Under section 3 of the Act, no person can commercially use any government trademark or design, name, emblem, official seal or pictorial representation or any colourable imitation of the same, without Centre's previous permission. The law is applicable to Indian citizens living abroad too.

DETERRENCE FOR VIOLATIONS UNDER THE ACT

The law in the present form is ineffective. "Even if someone is caught, he or she pays a fine of Rs.500 and gets away without any punishment. The law is hardly a deterrent as instances of people flouting it more than once have come forward," a government officer said on condition of anonymity.

Netizens may remember the hullabaloo over the advertisement carried by Paytm on 9th November 2016 welcoming the demonetization decision.

Interestingly, as far back as 1975, the law was challenged on the grounds that it restricts commerce. The Supreme Court at that time upheld the law and said the restrictions were reasonable and did not interfere with the right to practice any profession.

The government has proposed increasing the fine for illegal and improper use of national emblems for commercial gains from Rs.500 to Rs.one lakh - the suggested change also includes jail time and a fine of Rs.5 lakh for repeat offenders - in an attempt to crack down on their misuse. The above proposal is yet to be enacted is a great concern to many.

The Emblems and Names (Prevention of Improper Use) Act, 1950, restricts the use of the national flag, the coat-of-arms used by a government department, the official seal of the President or Governor, the pictorial representation of Mahatma Gandhi and the Prime Minister, and the Ashoka Chakra.

However, the punishment would still look way too less and absolutely inadequate.

The other change being considered is that in case there is a prosecution, the onus to prove that the alleged contravention or alteration was lawfully authorized shall be on the violator. Right now, that onus is on the state.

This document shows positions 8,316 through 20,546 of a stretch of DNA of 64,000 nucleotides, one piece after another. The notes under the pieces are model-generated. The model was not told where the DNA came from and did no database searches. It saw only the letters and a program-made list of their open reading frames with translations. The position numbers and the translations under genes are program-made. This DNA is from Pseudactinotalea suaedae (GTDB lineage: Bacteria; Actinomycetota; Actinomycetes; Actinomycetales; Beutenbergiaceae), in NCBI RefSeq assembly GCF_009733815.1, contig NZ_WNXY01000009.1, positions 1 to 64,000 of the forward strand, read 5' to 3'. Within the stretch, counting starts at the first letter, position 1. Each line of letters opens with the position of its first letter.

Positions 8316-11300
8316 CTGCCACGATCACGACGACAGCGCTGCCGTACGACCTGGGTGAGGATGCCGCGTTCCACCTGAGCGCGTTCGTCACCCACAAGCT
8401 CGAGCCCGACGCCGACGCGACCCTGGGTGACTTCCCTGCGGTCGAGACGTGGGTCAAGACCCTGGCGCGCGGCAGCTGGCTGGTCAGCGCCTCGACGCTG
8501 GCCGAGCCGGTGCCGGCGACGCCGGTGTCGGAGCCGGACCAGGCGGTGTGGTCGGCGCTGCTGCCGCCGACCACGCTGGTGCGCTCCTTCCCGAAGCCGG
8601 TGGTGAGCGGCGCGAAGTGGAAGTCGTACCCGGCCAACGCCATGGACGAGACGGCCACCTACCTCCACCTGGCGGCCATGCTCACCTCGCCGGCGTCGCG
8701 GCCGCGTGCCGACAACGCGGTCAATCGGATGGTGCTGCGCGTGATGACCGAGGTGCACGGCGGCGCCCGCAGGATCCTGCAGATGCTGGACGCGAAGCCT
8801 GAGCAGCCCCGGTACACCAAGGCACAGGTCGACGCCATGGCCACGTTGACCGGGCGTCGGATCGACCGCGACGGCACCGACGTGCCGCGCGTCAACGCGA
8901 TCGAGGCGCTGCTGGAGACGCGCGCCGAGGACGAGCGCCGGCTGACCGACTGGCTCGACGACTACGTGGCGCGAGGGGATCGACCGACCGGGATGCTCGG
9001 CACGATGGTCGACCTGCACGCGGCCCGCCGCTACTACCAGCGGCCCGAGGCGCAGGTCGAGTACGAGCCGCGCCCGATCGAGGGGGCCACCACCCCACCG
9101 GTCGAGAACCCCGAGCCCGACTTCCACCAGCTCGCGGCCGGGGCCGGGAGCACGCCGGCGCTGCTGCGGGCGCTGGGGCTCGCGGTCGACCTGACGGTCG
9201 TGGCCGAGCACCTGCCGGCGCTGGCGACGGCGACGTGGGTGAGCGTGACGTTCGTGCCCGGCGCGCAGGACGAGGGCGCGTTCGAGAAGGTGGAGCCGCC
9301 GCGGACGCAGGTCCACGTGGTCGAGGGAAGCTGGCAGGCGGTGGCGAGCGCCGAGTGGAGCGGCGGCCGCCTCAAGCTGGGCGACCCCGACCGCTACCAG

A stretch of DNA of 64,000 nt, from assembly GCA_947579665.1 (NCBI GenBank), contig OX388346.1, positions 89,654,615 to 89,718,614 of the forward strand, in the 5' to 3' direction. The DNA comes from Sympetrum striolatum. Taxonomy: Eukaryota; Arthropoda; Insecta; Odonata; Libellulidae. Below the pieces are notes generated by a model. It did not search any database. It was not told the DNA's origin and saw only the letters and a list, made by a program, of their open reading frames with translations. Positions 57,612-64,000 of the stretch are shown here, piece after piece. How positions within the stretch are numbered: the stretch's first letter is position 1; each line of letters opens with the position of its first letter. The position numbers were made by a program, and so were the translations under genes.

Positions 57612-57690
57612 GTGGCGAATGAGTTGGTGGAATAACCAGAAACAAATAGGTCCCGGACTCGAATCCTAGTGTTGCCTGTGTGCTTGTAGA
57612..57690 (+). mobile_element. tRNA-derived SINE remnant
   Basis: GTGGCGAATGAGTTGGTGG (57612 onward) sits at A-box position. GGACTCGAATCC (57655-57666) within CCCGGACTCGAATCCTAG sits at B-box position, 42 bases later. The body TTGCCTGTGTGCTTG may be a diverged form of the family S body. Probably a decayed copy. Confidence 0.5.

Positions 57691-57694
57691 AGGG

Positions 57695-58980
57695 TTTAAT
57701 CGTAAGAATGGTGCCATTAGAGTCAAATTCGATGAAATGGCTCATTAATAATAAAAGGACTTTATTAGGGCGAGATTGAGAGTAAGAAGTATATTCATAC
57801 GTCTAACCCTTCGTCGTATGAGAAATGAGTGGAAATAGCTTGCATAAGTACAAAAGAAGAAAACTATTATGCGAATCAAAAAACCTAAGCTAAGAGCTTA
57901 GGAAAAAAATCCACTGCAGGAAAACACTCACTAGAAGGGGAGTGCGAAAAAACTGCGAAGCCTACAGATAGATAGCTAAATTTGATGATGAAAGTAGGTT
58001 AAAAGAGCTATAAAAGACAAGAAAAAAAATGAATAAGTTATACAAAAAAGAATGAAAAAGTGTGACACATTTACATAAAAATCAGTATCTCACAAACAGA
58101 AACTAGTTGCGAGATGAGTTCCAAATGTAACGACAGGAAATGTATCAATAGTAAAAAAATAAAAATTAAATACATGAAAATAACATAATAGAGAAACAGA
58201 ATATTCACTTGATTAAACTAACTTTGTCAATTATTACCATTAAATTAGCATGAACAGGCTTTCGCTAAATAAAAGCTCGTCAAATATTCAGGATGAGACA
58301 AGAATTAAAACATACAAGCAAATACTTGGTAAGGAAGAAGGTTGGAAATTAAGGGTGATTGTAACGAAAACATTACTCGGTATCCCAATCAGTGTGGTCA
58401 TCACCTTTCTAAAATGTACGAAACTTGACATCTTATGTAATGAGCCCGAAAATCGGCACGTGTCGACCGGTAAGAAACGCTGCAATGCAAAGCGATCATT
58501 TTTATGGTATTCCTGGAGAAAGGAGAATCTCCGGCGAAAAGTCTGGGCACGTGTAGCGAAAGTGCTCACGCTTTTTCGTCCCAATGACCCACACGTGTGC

All said and done, the GST Act would appear to lack both Jurisdiction and the powers to question the appropriateness of name or emblem of an entity seeking registration as the same might appear objectionable in light of the Emblems and Names (Prevention of Improper Use) Act, 1950.

The Appropriate Authority to resolve it or to be impleaded in a dispute would be the Ministry concerned which is ultimately responsible for clearing the emblem or name of an application.

It does not appear to be the Finance Ministry under any of these circumstances tasked with the function in a case of this nature as could be seen from the GST legislation.

It is the respective referral Ministry of the GOI, tasked with the Registration of Companies, Societies or firms and the like that has to raise the objection and would not be the GST Authorities, in any case, is the humble view of the Author.

Perhaps the CBIC can advise the field formations in this regard, particularly in the desert regions!

[The Author is a former Assistant Commissioner of GST, Chennai and a CBIC Master Trainer, GST and currently a Senior Associate, Indirect & Corporate Taxes, at a Chennai-based Law Firm, RANK Associates. The views of the Author are purely personal.]